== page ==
The United States Mint H.I.P. Pocket Change™ Web site is all about coins! And taking a close look at coins can help a youngster begin to grow into a fiscally responsible adult! Check out some of this site's fun activities and lesson plans that promote basic economic understanding:
- What do your students know about saving money? Examine your student's attitude towards saving with the lesson plan Do You Like to Spend or Save?. Or use the lesson plan Alexander's Coin Conundrum to watch the choices made by a young boy as he spends money that he receives as a gift.
- Common Cents is a unit plan containing lessons that introduce first and second graders to the basics of using coins. Be sure to click on the individual lesson plans to get the step-by-step procedures for each activity!
- Money Hungry Piggy Bank and its related Teacher Feature, Money Matters, will get your students excited about saving their money! In these fun activities, students will make papier-mâché piggy banks and participate in a group competition, where they will compare coin values.
- Plinky's Create-a-Card is an educational game that gives players a virtual allowance to spend. Your students can use correct change combinations to buy pictures, and add them to a card that they can print and color on their own! Don't forget to read through the Teacher Feature, "Cha-ching!" that was developed to accompany this fun game!
- Quarter Explorer lets players earn quarters by answering questions about 50 state quarters and the states that appear on them. They have to budget their money to make sure Bill doesn’t have to travel by bike when he visits those states!
- Coins of the World brings travelers across the sea to see other lands and their currencies. They’ll spend a virtual allowance in euros, yen, or dollars seeing the sights!
- Time Machine is a portal to historic events and the coins that famous figures carried in their pockets. Get a taste of the part that money has played in our nation’s history.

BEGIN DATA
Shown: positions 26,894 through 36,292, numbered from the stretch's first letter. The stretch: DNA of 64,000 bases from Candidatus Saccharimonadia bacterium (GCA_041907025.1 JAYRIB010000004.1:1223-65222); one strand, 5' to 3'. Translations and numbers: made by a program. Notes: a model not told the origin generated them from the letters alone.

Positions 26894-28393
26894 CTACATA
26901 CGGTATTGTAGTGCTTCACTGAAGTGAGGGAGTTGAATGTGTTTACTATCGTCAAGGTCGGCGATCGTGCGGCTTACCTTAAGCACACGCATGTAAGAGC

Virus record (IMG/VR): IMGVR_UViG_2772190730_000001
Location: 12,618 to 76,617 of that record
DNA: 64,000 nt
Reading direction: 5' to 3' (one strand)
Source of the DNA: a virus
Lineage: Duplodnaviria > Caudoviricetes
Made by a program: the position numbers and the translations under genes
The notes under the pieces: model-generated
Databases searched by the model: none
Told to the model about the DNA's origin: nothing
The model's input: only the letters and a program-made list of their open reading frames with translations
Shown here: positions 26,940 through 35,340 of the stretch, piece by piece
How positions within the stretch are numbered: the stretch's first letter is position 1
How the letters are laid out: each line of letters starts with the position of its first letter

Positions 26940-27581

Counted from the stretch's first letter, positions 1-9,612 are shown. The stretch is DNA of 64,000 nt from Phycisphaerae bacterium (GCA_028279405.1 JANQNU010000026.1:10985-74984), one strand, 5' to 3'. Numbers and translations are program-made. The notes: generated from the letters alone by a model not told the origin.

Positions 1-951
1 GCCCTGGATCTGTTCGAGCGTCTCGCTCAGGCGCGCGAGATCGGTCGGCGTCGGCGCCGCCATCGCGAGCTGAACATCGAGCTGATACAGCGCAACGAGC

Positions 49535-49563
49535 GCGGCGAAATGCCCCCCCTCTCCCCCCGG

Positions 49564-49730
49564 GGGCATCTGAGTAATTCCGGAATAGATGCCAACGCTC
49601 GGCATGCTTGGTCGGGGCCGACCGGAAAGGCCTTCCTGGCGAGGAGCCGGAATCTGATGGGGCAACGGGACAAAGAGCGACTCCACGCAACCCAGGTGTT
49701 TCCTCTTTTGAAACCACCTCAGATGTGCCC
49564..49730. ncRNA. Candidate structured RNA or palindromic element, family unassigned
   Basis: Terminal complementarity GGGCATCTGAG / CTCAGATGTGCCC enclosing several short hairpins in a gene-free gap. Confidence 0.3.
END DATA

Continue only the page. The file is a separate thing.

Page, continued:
- Coin Collector’s Workshop gives a tour of the world of coin collecting and tips for one’s own collection. After all, collecting is one way to manage money!
The Educators area offers hundreds of lesson plans covering all major subject areas.
All are written by teachers and adhere to national standards, so you’re sure to find plans you can use, from kindergarten through high school.
Coin programs, like the 50 State Quarters® Program, provide great opportunities to get your students thinking about spending and saving their money! These circulating coin programs include:
- The America the Beautiful Quarters®
- The 2009 Lincoln Cents
- The Native American $1 Coins
- The Presidential $1 Coins
- 50 State Quarters®
- The Westward Journey Nickel Series™
Under the 50 State Quarters Program, Wisconsin's quarter design creates many opportunities for your students to learn about economic resources! Take a look at these lesson plans from the United States Mint:
- Goods for You [rtf] (for grades 2–3)
- Being Resourceful [rtf] (for grades 2–3)
- In Great Demand [rtf] (for grades 4–6)
Take a look at Michigan's quarter design and you'll see one of the state's greatest natural resources. Look into how the Great Lakes affect this state's economy when you try out "Introducing Industries" [rtf], a lesson plan for grades 4 through 6 from the United States Mint.
For more ideas, explore these lesson plans:
Grades K and 1
- Coin Motion [rtf]
- Pennies, Nickels and Dimes.Oh My! [rtf]
- Money Match [rtf]
- Quarter Combos [rtf]
- Money Matters [rtf]
Grades 2 and 3
- Learn to Earn When You Tend To Spend [rtf]
- A Fraction of the Cost [rtf]
- Great Graph! [rtf]
- Trading Faces [rtf]
- George's Place [rtf]
Grades 4 through 6
Grades 7 and 8
Grades 9 through 12
Learn More About Financial Literacy
It doesn't matter how old or young you are, learning how to save and manage your money is vitally important. By starting good financial practices in your youth, you are more likely to maintain these good habits in your adulthood.
Need more information about Financial Literacy? Look for Web sites with information that may help you generate new classroom ideas! Some examples follow:
- Office of Consumer Policy
- The Federal Reserve System
- The Federal Reserve Bank of New York
- The Jump$tart Coalition for Personal Financial Literacy
- The National Endowment for Financial Education
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